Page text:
ICES postdoctoral fellow Chung-Hao Lee in the Center for Cardiovascular Simulation (CCS), studies the biomechanics and cell mechanobiology of the heart’s mitral valve—the organ that helps prevent the backflow of blood from the heart’s left ventricle into the left atrium when the heart pumps blood to the body.
It’s an area of multiscale study that involves understanding how different levels of life—from cells, to tissues, to organ parts—influence one another and, in effect, the overall functioning of the valve. Read more.Posted: Nov. 12, 2015
A team of ICES researchers and collaborators at NYU, IBM, and Caltech has been selected for their work on extreme-scale implicit solvers as one of five finalists in supercomputing’s most prestigious competition, the ACM Gordon Bell Prize in High Performance Computing. The $10,000 prize will be presented to a single winner during SC15 in Austin Nov. 19. Read more.Posted: Nov. 10, 2015
ICES Director J. Tinsley Oden was inducted into the Hall of Fame for Oklahoma State's College of Engineering, Architecture, and Technology.
The honor recognized his distinguished contributions to the literature in computational and theoretical mechanics, continuum mechanics, and structural mechanics. Oden had received the College's first Melvin R. Lohmann Medal in 1991 for his earlier contributions. Read more.Posted: Oct. 29, 2015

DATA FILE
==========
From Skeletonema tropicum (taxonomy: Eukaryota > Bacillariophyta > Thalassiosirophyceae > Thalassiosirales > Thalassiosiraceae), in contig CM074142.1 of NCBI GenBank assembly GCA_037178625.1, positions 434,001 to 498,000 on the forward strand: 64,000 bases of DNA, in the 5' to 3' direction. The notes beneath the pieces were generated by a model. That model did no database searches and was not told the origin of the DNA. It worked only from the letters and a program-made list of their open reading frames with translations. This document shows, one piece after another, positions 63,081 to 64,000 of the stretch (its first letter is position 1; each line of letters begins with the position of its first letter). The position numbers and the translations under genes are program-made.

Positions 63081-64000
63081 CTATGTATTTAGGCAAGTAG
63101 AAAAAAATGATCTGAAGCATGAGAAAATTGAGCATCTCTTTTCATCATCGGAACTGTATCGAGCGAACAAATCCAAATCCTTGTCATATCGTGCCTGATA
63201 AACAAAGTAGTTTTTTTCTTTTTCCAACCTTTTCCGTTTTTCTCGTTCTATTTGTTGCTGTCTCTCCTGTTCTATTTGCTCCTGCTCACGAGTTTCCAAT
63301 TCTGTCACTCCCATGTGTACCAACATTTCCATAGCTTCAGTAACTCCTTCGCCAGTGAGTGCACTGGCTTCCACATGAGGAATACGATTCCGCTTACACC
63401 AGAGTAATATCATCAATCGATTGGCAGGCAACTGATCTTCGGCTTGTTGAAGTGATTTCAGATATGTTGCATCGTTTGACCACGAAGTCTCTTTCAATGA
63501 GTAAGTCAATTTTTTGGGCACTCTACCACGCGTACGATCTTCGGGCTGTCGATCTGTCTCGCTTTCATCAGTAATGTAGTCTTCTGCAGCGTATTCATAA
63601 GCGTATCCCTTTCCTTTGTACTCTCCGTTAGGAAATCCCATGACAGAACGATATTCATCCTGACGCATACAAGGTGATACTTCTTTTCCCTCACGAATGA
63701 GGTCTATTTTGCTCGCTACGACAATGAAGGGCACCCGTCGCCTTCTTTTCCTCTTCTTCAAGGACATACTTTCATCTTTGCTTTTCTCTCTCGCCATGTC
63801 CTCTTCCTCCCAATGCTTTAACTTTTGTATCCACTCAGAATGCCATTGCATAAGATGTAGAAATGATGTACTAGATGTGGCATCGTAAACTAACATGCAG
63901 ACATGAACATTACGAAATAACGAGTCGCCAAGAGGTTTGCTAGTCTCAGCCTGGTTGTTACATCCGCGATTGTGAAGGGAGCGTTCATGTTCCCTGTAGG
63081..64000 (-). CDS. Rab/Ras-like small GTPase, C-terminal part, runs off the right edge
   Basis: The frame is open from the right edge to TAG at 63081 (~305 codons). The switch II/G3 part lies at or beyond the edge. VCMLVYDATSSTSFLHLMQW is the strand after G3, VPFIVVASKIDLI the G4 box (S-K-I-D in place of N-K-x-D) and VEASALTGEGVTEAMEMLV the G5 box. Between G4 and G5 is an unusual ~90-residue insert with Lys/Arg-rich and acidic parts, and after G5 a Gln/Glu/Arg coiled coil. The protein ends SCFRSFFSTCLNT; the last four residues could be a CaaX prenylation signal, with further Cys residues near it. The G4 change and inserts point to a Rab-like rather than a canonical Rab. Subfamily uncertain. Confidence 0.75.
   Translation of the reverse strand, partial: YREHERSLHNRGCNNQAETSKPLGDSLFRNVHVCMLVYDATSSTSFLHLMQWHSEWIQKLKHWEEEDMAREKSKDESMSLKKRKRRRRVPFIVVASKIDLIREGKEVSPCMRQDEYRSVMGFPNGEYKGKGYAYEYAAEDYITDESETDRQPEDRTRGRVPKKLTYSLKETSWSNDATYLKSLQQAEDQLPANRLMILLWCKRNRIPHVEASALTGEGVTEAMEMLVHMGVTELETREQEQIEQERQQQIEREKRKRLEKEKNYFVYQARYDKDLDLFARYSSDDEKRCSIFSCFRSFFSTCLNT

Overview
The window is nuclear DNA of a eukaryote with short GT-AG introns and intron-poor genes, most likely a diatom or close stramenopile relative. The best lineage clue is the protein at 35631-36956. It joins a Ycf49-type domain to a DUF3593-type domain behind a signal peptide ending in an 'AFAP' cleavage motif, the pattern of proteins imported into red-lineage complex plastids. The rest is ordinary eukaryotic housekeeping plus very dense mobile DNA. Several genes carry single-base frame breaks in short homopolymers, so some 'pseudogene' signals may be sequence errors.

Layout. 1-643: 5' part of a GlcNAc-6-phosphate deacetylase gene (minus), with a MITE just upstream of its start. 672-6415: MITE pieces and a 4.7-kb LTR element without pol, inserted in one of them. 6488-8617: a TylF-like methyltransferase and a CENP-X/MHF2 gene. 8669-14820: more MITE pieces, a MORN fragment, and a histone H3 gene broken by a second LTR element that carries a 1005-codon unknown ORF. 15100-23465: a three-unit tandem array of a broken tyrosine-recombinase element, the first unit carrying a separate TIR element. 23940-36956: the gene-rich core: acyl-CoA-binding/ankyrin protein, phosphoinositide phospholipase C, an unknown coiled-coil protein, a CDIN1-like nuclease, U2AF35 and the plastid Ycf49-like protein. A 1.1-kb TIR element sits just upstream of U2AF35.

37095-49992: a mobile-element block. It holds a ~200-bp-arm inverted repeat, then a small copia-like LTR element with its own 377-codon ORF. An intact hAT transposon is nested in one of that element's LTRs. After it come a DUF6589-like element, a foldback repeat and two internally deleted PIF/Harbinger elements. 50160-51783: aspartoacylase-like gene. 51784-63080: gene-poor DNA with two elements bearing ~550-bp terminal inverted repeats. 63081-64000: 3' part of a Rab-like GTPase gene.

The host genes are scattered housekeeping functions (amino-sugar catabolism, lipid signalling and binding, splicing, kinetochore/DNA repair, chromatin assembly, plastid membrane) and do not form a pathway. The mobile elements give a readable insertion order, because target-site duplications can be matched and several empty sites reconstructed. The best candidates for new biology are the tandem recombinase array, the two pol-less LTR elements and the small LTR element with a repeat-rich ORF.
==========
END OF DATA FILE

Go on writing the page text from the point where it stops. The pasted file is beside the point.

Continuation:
ICES Professor Thomas J.R. Hughes has given three national and international plenary lectures in the past three months.
Most recently he gave the Invited Lecture to the Full Assembly of the Austrian Academy of Sciences (Gesamt Akademie) in Vienna, October 16. The lecture was entitled “Patient Specific Computer Modeling and the Predictive Paradigm in Cardiovascular Medicine.”
On September 1 Hughes was in Barcelona, Spain to give the Keynote Plenary Lecture for the XIII International Conference on Computational Plasticity, Fundamentals and Applications, COMPLAS XIII. It was entitled “Isogeometric Phase-field Modeling of Brittle and Ductile Fracture.” Read more.Posted: Oct. 28, 2015
ICES Professor Chandrajit Bajaj gave the banquet talk at Sandia National Laboratories' 24th Annual International Meshing Roundtable Oct. 13.
Bajaj spoke to nature's abundance of meshes that it uses to refine its form and function models through its own multi-scale, multi-chemistry/physics simulations. His use of rich visuals offered what he called "a few but surprising examples of nature’s geometric dexterity and some of the lessons we continue to learn from it." Read more.Posted: Oct. 22, 2015